WASHINGTON, April 14 (UPI) — Microsoft filed a suit against the Justice Department on Thursday, arguing that a federal law that prevents corporations from telling their customers when their information has been requested by investigators violates their customers’ rights under the Constitution.
Under the Electronic Communications Privacy Act, corporations are not allowed to disclose when the government seeks customer email content or other private information if there is a “reason to believe” that disclosure could inhibit an investigation.
Citing a 1995 ruling, Microsoft argues that giving notice to property owners whose information is being searched and seized “is an element of the reasonableness inquiry under the Fourth Amendment.”
In the lawsuit, Microsoft says that, under the First and Fourth Amendment, the government statute — identified as Section 2705(b) of the ECPA — is “facially unconstitutional because … it permits secrecy orders that prohibit providers from telling customers when the government has accessed their private information and data, without requiring constitutionally sufficient proof of the existence of a compelling government interest and without temporally limiting the prohibition to the least restrictive period sufficient to satisfy the government’s compelling interests.”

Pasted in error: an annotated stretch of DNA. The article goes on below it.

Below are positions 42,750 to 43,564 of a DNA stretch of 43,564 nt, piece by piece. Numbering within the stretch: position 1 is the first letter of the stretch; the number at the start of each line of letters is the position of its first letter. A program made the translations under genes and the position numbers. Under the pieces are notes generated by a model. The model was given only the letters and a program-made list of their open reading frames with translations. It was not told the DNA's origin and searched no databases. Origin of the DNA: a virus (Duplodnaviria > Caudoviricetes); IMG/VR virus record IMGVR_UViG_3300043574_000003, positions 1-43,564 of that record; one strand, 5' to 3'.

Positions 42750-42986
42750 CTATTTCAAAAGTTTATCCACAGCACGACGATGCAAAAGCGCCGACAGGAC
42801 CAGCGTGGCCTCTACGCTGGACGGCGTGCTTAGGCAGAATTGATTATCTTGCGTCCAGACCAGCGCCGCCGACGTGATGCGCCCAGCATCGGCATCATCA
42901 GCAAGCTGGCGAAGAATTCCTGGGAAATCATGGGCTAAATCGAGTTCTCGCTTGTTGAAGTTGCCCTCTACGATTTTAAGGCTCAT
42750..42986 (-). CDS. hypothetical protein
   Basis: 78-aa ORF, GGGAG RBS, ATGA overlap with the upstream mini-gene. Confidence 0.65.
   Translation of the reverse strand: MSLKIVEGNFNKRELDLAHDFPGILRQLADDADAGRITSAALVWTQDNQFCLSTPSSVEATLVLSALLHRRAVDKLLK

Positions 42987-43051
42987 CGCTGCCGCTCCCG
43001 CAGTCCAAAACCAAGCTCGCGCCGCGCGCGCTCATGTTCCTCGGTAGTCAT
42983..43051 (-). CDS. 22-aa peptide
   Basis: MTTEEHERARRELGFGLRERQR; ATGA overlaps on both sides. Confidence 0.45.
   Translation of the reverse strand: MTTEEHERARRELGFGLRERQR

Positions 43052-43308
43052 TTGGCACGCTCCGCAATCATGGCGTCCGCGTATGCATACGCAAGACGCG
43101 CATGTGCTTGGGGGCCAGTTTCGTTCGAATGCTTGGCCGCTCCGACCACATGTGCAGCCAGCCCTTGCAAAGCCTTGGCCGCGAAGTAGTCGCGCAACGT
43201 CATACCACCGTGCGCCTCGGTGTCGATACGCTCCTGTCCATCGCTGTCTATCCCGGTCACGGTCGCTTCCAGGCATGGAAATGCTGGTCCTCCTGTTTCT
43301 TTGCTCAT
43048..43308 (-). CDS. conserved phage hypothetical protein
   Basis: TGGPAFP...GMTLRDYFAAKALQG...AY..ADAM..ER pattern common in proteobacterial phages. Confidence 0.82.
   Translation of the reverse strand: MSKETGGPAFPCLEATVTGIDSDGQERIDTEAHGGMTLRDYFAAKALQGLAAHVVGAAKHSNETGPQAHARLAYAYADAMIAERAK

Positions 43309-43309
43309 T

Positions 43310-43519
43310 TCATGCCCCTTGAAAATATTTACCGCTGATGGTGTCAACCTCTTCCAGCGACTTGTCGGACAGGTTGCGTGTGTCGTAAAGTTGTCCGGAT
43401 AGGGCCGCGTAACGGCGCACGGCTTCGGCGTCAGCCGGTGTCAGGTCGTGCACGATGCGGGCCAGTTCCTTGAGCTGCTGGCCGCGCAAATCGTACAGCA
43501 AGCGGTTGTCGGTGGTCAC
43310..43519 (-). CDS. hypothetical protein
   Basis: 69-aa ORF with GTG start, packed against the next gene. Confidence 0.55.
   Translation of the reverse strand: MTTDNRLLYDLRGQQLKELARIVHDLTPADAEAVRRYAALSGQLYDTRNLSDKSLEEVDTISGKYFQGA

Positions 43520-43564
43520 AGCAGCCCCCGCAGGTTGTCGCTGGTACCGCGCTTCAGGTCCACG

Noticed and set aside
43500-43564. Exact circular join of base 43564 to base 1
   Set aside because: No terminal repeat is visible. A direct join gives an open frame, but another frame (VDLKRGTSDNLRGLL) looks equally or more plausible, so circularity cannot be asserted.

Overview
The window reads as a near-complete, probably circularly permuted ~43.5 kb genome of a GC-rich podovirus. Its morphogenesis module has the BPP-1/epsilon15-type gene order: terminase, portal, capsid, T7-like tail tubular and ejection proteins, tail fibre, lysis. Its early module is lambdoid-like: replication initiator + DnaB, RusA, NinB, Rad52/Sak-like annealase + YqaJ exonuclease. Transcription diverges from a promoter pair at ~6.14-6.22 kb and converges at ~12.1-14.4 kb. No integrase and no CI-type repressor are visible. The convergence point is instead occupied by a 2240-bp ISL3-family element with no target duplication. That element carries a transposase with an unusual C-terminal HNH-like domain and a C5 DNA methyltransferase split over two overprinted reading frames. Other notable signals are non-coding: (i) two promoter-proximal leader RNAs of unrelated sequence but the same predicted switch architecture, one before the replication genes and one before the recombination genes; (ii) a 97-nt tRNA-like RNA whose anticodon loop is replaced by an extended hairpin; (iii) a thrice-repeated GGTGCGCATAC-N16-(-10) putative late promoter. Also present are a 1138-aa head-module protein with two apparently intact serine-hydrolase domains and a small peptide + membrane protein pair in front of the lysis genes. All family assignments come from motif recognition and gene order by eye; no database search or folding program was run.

Microsoft said it received 5,624 federal demands for customer information in the past year and a half and nearly half — 2,576 — were attached with gag orders preventing the company from telling customers about the inquiry.
In the suit, filed in the U.S. District Court for the Western District of Washington, Microsoft asks the court for a declaratory judgment.
Microsoft Lawsuit against Dept. of Justice